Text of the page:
7 Imaging Methods: Transmission Electron Microscopy (TEM) transillumination of a thin specimen (~ nm) with high energy electron beam allowing high resolution imaging or electron beam diffraction in crystalline samples: acceleration voltage 100 kev = 3.7 pm; 1 MeV = 0.87 pm c a) TEM profile images of CdTe crystal edge (100) face along [110] projection, 2x1 Cd rich reconstruction (140 C) b) like a), 3x1 Te rich reconstruction (240 C) c) darkfield TEM of thin Ag layers deposited onto thin MoS 2, numbers give thickness in monolayers

8 Imaging Methods: Low Energy Electron Diffraction (LEED) LEED is used to study the symmetry, periodicity and atomic arrangement of solid crystal surfaces and thin films. The LEED pattern symmetry, peak position and intensities give direct information on surface lattice parameters and the position of atoms in the surface unit cell. LEED principle: low energy electrons ( ev) are impinging onto a substrate surface and ~ 1 % (high interaction of electrons with matter) are elastically reflected to a phosphor screen, a diffraction pattern can be observed if lateral order at surface is beyond 20 nm low defect density regular steps regular steps with kinks schematics of LEED device assignment of LEED pattern to defect density of platinum surface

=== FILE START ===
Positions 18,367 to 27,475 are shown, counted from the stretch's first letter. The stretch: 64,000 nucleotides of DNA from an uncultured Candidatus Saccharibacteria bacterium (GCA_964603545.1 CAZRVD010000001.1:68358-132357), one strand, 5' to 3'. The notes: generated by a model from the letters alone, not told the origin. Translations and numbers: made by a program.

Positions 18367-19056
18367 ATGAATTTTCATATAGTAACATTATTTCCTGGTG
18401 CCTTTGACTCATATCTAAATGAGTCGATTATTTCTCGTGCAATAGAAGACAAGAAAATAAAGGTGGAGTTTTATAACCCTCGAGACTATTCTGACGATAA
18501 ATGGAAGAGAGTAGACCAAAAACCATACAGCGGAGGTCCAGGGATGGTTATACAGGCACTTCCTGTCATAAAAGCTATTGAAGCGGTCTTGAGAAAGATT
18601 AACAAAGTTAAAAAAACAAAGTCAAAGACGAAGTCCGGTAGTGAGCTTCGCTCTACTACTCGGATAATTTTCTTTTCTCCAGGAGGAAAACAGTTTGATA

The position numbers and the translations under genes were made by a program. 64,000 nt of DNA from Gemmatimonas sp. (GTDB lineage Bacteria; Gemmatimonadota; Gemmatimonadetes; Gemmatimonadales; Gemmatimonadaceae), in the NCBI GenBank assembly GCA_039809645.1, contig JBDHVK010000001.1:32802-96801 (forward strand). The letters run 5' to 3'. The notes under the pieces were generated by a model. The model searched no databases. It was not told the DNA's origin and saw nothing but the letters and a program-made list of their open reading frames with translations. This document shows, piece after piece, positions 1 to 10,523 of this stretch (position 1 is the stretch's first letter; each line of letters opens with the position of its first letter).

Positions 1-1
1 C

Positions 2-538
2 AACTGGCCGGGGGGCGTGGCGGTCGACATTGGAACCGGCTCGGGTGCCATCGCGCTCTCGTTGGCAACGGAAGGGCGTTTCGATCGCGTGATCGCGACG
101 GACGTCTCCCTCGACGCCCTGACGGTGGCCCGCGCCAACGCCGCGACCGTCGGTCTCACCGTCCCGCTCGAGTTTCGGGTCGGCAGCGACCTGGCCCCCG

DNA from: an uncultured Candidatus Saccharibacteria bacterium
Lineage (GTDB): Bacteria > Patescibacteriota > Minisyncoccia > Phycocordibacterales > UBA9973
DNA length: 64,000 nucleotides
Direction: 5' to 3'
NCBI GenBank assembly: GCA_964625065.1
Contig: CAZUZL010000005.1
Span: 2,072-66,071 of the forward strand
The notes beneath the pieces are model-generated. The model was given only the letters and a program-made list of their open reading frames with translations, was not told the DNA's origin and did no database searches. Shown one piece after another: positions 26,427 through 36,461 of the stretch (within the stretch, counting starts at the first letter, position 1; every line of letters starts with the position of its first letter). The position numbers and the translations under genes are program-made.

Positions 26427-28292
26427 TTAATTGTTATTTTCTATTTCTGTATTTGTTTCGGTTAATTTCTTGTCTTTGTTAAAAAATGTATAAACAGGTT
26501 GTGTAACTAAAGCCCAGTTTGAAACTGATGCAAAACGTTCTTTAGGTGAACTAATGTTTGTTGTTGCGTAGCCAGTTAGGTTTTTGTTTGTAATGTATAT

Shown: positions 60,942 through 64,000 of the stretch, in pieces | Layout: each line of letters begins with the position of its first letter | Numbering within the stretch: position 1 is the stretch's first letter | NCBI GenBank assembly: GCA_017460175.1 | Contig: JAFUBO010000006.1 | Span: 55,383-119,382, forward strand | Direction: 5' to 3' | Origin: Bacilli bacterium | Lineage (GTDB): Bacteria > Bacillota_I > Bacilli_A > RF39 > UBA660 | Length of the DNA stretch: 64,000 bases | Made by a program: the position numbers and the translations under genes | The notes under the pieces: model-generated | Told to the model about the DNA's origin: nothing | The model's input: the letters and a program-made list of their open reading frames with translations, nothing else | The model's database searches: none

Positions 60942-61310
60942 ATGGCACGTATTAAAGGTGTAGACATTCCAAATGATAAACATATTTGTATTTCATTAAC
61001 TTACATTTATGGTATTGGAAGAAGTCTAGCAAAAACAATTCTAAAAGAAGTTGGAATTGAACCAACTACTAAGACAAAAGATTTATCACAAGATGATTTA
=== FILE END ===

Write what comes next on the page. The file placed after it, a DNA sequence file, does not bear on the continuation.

9 Imaging Methods: Field Emission Microscopy (FEM) and Field Ionization Microscopy (FIM) FEM: to a sharp metal tip (radius <1000 nm) in high vacuum (~10 11 torr) a high potential ( 1.5 kv) is applied, electrons are emitted depending on local work function (surface structure dependent) and impinge on fluorescent screen in point projection geometry spots on screen can be assigned to exposed crystal faces of tip FEM of crystalline W tip FIM: to metal tip (r ~10 nm) at ~20 K in He (or Ne, Ar, H 2 ) atmosphere (down to torr) a potential (<20 kv) is applied (reverse polarity to FEM), gas ions at the surface get ionized and accelerated away from tip to phosphor screen in point projection geometry working principle of FIM process schematics of FIM device (similar to FEM) FIM of crystalline Ir tip